Sunday, June 9, 2013

Genesis--Land of Confusion (1986)

     When we left things yesterday, Peter Gabriel left to pursue a solo career. The band tried out around 400 singers to replace him before settling on Phil Collins. Over 30 years later, it's easy to think that the band's move to more pop oriented material was a sharp line between the two singers. This was far from the truth as several of the albums post-Gabriel were progressive in nature as well. "A Trick of the Tail" (1976),  "Wind & Wuthering" (1976), and "Seconds Out" (1977--a live album). Of course, you can hear a gradual shift towards more pop sounds, but they would never totally leave their artsy roots. Looking back all of these years later, they were actually ahead of the curve. While the late 70's became a wasteland for many of the progressive rock heroes earlier in the decade, Genesis saw the writing on the wall and began a change to a sound that took the best parts of their prog roots and wedded them to a more pop structure.
     Am not sure if his leaving hastened this change over, or vice versa, but by the album, "..And Then There Were Three" (1978), Steve Hackett had left as well leaving it down to a trio of Banks, Rutherford, and Collins. The 80's was when this lineup struck gold time and time again. Beginning with, "Follow You, Follow Me" (1978), they racked up seventeen top 40 hits through 1992, with the apex of this popularity coming between 1986 and 1988, which included, "Land of Confusion"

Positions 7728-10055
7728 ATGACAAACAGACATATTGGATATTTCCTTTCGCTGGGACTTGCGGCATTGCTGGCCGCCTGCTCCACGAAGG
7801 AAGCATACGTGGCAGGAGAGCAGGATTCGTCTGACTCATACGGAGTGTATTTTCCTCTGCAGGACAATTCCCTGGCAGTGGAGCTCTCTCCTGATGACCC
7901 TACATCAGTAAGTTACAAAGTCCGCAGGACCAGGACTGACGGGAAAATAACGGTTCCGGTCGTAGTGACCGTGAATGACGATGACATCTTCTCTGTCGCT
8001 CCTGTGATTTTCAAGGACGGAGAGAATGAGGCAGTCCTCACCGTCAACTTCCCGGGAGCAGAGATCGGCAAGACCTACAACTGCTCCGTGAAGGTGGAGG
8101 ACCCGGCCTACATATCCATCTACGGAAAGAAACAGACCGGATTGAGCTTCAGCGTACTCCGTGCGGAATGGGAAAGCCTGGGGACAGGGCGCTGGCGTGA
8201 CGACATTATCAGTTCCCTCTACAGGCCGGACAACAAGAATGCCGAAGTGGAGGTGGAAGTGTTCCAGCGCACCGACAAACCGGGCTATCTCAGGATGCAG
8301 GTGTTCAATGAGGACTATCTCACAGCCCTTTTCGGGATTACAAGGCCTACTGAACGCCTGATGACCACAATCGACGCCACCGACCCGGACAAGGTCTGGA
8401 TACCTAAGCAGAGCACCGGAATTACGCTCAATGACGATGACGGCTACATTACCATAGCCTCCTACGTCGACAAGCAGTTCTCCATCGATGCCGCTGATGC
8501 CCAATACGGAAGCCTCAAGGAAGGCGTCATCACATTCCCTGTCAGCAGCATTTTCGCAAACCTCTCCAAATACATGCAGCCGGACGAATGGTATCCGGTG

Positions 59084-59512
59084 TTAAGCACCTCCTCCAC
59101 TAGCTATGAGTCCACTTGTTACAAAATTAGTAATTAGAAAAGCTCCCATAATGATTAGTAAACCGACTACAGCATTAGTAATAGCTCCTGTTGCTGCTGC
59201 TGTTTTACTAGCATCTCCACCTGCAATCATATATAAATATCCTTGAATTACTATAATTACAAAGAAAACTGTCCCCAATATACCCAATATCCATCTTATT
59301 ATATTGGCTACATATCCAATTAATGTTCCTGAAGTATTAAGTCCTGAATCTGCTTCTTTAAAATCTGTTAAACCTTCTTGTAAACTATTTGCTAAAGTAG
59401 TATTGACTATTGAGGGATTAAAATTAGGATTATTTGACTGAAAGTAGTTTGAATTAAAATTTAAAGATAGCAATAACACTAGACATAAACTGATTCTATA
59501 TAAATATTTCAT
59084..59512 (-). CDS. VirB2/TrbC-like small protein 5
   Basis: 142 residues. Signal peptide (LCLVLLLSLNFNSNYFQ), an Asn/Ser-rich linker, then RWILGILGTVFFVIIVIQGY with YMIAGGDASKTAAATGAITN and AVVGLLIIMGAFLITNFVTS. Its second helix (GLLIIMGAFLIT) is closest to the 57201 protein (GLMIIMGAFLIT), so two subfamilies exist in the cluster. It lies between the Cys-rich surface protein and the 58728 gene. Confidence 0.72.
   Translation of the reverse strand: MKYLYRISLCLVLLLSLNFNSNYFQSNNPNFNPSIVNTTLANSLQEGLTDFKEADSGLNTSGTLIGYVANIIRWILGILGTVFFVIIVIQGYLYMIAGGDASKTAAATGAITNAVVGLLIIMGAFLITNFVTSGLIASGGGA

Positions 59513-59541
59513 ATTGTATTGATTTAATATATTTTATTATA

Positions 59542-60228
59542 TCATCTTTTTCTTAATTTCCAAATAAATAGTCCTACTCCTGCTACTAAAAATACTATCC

Although a big fan of 70's progressive rock, I always felt an detachment to Gabriel era Genesis. I've always found the latter era group to be more tuneful. To be fair, Peter Gabriel has also done better creatively in his solo career after leaving the group which helped launch his career. Despite what prog rock sympathizers might tell you otherwise, the 80's version could rock as well, and this song is a good example of it. Things began to slow down in the mid-90's, especially after Collins left in 93',   and although there had been a couple of reunions since, 1997's, "Calling All Stations" wrapped it up for the group as a recording entity. 


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